The U.S. Senate has voted to roll back Internet service provider privacy rules relating to user data—but the decision might be a little fairer than you think.
The Federal Communications Commission’s rules were put in place last year by the Obama administration. They required Internet service providers to ask for a user’s explicit opt-in consent to use and share their sensitive personal information.
The 50-48 vote to overturn the rules, which weren’t even yet in effect, isn’t really that surprising. It’s part of a larger effort by the Republican-controlled government to dismantle Obama-era rules meant to level the playing field in the broadband industry.
But it is causing a lot of hand wringing. Privacy advocates have accused the Senate of abandoning consumers in favor of the ISPs. Meanwhile, proponents of the reversal, including new FCC Chairman Ajit Pai, argue that it’s unfair to subject ISPs to that kind of regulation. After all, Silicon Valley companies like Google and Facebook are currently able to do as they please with your data.
Both sides are probably correct to some extent. But the reality is that the U.S. doesn’t have a baseline law that governs online privacy. Requiring users’ opt-in consent to share sensitive personal data would have raised the bar for privacy on the Internet—a “landmark” rule, according to the Washington Post. But, crucially, it would have been a landmark that only affected ISPs.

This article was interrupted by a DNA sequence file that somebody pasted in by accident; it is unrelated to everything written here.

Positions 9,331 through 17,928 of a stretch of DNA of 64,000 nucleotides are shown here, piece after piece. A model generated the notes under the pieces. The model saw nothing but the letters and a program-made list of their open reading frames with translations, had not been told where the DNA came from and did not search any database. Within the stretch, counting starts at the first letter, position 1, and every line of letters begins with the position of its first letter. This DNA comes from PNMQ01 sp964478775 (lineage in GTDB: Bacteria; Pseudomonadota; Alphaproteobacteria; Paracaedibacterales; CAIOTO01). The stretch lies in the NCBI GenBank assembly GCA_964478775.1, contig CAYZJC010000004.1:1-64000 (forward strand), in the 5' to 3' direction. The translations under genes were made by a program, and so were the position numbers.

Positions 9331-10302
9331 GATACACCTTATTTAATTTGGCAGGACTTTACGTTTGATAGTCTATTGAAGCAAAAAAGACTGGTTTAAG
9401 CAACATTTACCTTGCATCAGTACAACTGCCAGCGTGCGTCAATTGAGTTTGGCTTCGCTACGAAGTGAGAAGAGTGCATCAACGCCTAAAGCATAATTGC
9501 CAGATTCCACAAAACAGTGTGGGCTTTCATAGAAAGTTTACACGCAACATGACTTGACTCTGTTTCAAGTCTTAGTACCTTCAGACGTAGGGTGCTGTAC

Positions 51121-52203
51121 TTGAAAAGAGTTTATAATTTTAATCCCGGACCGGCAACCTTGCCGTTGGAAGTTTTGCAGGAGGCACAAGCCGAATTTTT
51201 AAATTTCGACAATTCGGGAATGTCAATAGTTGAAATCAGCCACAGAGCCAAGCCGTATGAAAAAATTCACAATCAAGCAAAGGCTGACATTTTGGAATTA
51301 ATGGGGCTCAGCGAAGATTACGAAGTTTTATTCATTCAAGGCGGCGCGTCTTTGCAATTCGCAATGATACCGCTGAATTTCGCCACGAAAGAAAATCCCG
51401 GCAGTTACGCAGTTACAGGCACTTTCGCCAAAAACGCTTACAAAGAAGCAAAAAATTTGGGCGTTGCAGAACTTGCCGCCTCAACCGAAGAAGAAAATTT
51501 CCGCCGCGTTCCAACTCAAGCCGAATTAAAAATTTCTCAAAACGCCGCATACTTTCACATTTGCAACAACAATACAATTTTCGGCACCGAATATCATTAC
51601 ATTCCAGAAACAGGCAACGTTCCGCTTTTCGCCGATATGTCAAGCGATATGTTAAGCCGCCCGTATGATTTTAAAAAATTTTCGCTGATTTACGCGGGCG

It is entirely legitimate to be concerned about widespread surveillance. The websites we visit, the devices we use, and even the stores we shop in—they’re all tracking us, whether we like it or not. The FCC’s new privacy rules would have been dramatic, to be sure—but they would only have addressed one piece of the problem, leaving companies like Facebook and Google free to continue doing much the same thing.
At any rate, all this still has to pass the House and get President Trump’s signature before the FCC drops the rules for good. If that happens, we can only hope that a more consistent approach to privacy might prevail in the future.